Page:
Bright colors, light action, well-placed comedy, and a tight plot are all the components that makeup Thor: Ragnarock’s whole. Marvel has proven themselves at experts at crafting aggressively likable summer blockbuster style entertainment. Even at their worst, normally a Marvel movie can at least make for a decent first time viewing (it is upon the repeated viewings the weakness shows I.E. Iron Man 2 and 3/Avengers: Age of Ultron). The Thor films have been one of the Marvel franchises that have struggled to break through. None have been bad but none have been remarkable either. Thor: Ragnarok is the first of the series that truly stands out. Ragnarok is fast, visually appealing, and above all, features a fun and well-told story.
Thor: Ragnarok picks up right after the events of Avengers: Age of Ultron (and alongside the events of Captain America: Civil War) with Thor (played by returning cast member Chris Hemsworth) returning to Asgard as Hela the Goddess of Death comes to take over the throne and banishes Thor from the realm.
Hela is played by the Cate Blanchett (one of the greatest and most versatile actresses in film history) and proves to be one of Marvel’s best villains in their cannon. Her cold, scary confidence and malevolence are only enhanced by the memorable costume design (that looks like it was ripped straight off a metal album cover). Unfortunately, the movie doesn’t spend enough time with her to give Blanchett a truly memorable cinematic turn. But, Blanchett does make an impression from the screen time that she is given.
While Hela is taking over Asgard, Thor is captured by Jeff Goldblum’s Grandmaster (in one of the most Jeff Goldblum, Jeff Goldblum performances since the original Independence Day) and is forced to fight in a Gladiator-style match against his ally The Incredible Hulk. Hulk is perfectly cast as a strong supporting side character and his inclusion (that is clearly inspired by the comic storyline Planet Hulk) does not come at odds with the ongoing narrative. I would argue that the use of Hulk as a supporting character is far better executed than Tony Stark’s inclusion in Spider-Man: Homecoming. Mark Ruffalo is also excellent as always as the Bruce Banner.
The balancing act of Hulk and introduction of several new characters (like Creed actress Tessa Thompson’s Valkyrie) is one of the strongest aspects of the movie. This extends to the very strong and tight structure of the film’s narrative. The film can easily be broken up into three distinct acts that flow and build into one another. Superheroes movies can tend to suffer from a lack of focus; where they try to pack some much into one narrative that it can’t mold it into a flowing narrative. The team of three screenwriters (Christopher Yost, Craig Kyle, Eric Pearson) and director Taika Waititi keep the focus around the characters and use the characters to move the story in a brisk manner.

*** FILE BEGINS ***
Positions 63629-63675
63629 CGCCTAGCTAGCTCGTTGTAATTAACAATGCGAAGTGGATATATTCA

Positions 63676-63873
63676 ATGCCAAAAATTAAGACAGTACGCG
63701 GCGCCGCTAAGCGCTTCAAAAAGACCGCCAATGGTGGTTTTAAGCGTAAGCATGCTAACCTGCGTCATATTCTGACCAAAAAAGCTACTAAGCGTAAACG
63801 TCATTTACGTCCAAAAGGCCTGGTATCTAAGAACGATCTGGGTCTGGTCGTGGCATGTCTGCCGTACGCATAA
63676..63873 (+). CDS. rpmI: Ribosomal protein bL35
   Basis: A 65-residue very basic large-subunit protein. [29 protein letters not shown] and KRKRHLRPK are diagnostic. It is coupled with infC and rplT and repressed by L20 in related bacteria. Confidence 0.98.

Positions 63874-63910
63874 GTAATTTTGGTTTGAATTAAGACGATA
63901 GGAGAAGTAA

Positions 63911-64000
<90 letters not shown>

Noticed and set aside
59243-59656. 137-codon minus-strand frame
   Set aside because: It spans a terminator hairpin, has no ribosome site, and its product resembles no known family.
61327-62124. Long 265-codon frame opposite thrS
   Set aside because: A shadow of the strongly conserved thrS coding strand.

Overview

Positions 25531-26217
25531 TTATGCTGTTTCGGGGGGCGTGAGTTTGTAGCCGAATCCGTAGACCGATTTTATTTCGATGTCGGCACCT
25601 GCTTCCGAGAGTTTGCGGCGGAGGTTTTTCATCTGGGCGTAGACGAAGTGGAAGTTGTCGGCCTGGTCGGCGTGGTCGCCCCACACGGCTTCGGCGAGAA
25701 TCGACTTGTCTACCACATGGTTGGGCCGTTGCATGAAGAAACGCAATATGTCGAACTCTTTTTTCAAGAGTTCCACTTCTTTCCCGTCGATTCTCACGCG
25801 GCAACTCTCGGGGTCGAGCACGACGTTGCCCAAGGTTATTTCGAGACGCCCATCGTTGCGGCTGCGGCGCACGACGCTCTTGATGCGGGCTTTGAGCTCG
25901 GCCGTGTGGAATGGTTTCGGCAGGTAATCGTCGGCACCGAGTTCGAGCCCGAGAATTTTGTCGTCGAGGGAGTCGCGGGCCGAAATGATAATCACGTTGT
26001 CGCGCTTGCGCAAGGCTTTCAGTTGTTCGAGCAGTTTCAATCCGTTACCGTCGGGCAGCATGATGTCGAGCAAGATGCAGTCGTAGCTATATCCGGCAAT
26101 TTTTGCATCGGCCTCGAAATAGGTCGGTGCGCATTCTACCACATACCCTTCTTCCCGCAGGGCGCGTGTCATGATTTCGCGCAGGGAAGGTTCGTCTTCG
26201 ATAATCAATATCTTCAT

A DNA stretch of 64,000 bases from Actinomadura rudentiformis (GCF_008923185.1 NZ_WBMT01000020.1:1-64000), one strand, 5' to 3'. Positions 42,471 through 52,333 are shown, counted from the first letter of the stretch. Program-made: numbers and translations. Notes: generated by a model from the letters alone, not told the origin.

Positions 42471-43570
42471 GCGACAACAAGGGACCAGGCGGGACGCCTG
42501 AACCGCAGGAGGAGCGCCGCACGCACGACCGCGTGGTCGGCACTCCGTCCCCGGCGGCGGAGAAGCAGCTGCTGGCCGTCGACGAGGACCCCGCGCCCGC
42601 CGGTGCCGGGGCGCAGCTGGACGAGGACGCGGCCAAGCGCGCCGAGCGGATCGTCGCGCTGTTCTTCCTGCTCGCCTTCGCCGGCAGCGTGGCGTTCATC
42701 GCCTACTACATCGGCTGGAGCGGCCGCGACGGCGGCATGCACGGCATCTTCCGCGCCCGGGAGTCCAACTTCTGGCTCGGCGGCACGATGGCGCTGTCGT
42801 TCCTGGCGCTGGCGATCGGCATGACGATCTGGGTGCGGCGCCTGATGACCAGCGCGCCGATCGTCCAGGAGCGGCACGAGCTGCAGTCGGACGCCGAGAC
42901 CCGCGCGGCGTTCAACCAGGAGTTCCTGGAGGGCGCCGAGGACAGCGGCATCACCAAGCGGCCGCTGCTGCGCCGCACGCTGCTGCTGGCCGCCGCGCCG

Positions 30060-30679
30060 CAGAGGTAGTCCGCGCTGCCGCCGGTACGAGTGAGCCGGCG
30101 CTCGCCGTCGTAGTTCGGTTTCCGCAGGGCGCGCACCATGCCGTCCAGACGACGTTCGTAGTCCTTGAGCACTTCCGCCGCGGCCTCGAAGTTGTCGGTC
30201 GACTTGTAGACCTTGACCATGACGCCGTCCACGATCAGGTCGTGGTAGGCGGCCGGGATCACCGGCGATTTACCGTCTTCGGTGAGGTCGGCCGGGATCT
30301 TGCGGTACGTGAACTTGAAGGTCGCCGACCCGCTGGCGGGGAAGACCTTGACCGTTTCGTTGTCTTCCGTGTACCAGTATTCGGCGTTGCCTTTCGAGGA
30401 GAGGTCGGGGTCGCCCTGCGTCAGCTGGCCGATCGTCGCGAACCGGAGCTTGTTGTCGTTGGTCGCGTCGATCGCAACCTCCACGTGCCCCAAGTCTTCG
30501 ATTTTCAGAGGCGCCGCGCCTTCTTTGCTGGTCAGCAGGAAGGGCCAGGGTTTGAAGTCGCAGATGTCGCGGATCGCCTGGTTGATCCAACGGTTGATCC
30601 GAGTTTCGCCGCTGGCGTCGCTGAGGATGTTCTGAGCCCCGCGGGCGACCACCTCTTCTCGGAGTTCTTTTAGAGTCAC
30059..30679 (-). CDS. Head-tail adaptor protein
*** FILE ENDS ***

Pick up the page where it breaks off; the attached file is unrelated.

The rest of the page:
What We Do in The Shadows director Taika Waititi brings his strong comedic capabilities to the Thor story to great effect. Much has been made and discussed online of Marvel’s use of humor. A case can be made that Guardians of the Galaxy Vol 2 overused humor and used it in inappropriate spots. Thor: Ragnarok throws a lot of humor at the viewer, and while some of it misses, Waititi’s use of comedy is so calculated that it never feels like the wrong approach.
This is not a meta-film like Deadpool but Ragnarok feels a bit self-aware. This movie knows how silly some of the material can be and pokes a little fun at itself. Waititi is so aware of the story beats that he always seems to know exactly which moments are the right ones to poke fun at. More often than not this approach works. Waititi doesn’t sacrifice the character development or the action for the comedy, he infuses the comedy into the very DNA of the scenes.
Occasionally I found myself wishing Waititi leaned a bit more into the drama of certain scenes (because it is there) to strengthen core themes and moments. However, this doesn’t detract from the film as a whole.
Throughout the two previous Thor movies, the most interesting parts were on Asgard. The problems began to show when they spent large chunks of time on Earth with dull and expendable human characters. Ragnarok corrects this by staying off Earth nearly the entire runtime. Whether we are on Asgard or on the Planet Sakaar there is almost always something visually interesting to look at. The psychedelic color patterns, and scenes that look like it was ripped straight out of a Jack Kirby comic book, are awe-inspiring. Some more practical sets would have been welcomed in the heavy special effects-driven spectacle (especially on Asgard) but it is never too much to take you out of it.
Thor: Ragnarok is absolutely one of the most fun times I have had in the theater this year. It is not necessarily the deepest or complex film but it was never aiming to be and executes its goals, at times, flawlessly. There were very few times I found myself not enjoying something. The nitpicks that I had, were nearly forgotten about as the runtime pressed on. This is an excellent superhero Sci-Fi/Fantasy flick and easily the best film Marvel has put out in 2017.
P.S.- There are two end credits scene, one that is a stinger for things to come and one is a hilarious scene. Stay for both, they are worth seeing.